In order to be effective in the long run, SALW related activities must be holistic and address not only legal and technical matters but also cultural, societal and functional issues. To this end, NATO has acknowledged the importance of mainstreaming a gender perspective in its full spectrum of activities. It is for these reasons that NATO developed guidelines for gender mainstreaming in SALW projects to underline the importance of providing clear and comprehensive advice and guidance to policymakers, practitioners and other stakeholders on the ground on the integration of a gender perspective when dealing with SALW projects. These guidelines, unique in their overall approach, are a clear commitment of NATO to mainstreaming a gender perspective and reaffirm the important role of women in the prevention and resolution of conflicts and in post-conflict reconstruction. I am pleased to inform you that NATO’s Special Representative on Women, Peace and Security will present these guidelines at a side-event on 25 June. We stand ready to cooperate and coordinate with the UN, its Member States, International and Regional Organizations and Civil Society in the practical implementation of these guidelines.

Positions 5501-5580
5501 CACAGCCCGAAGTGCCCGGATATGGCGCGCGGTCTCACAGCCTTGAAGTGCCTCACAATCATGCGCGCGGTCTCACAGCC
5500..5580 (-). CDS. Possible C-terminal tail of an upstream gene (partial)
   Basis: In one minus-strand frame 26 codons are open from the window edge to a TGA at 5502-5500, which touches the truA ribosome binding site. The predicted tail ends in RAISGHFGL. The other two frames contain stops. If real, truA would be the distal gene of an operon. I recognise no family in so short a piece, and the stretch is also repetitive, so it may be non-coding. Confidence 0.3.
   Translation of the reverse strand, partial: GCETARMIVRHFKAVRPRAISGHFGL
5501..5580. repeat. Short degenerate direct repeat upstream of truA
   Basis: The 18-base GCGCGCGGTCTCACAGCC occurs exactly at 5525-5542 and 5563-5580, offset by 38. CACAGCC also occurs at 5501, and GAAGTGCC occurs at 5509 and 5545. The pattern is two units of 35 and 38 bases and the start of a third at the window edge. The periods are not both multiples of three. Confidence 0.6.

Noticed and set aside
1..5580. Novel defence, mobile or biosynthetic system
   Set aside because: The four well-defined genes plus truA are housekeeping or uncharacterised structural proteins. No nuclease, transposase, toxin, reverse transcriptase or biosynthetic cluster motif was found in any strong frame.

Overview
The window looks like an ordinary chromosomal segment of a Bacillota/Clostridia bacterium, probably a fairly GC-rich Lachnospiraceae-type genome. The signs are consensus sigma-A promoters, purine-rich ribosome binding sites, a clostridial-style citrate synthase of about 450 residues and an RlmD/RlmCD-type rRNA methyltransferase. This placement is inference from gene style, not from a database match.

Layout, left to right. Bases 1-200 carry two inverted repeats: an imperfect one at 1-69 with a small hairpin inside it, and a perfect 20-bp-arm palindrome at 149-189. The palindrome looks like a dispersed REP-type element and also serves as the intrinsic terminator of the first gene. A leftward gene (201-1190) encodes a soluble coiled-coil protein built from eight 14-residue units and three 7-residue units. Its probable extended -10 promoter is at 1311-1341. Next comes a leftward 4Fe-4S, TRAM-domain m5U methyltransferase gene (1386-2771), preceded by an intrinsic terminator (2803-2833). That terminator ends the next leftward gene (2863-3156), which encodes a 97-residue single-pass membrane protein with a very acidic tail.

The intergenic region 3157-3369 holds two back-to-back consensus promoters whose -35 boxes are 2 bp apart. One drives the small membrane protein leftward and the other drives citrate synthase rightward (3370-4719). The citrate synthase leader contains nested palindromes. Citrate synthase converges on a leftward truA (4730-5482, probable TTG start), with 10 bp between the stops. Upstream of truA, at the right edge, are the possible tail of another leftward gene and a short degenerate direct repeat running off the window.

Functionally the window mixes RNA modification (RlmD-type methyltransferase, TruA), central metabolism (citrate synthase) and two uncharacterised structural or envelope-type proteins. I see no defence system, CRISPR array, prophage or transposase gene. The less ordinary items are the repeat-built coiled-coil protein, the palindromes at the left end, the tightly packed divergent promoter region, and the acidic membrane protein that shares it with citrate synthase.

Let me conclude by underlining again the importance of a comprehensive, inclusive and overarching implementation of the UN PoA. NATO has been and will continue to be a reliable partner in global, regional and national implementation efforts. And NATO renews its commitment to prevent, combat and eradicate the illicit trade in small arms and light weapons thus contributing to achieving our common goal of peace, security and development. Let me wish you and your team, but also everyone else involved, again the very best for this Review Conference.
I thank you.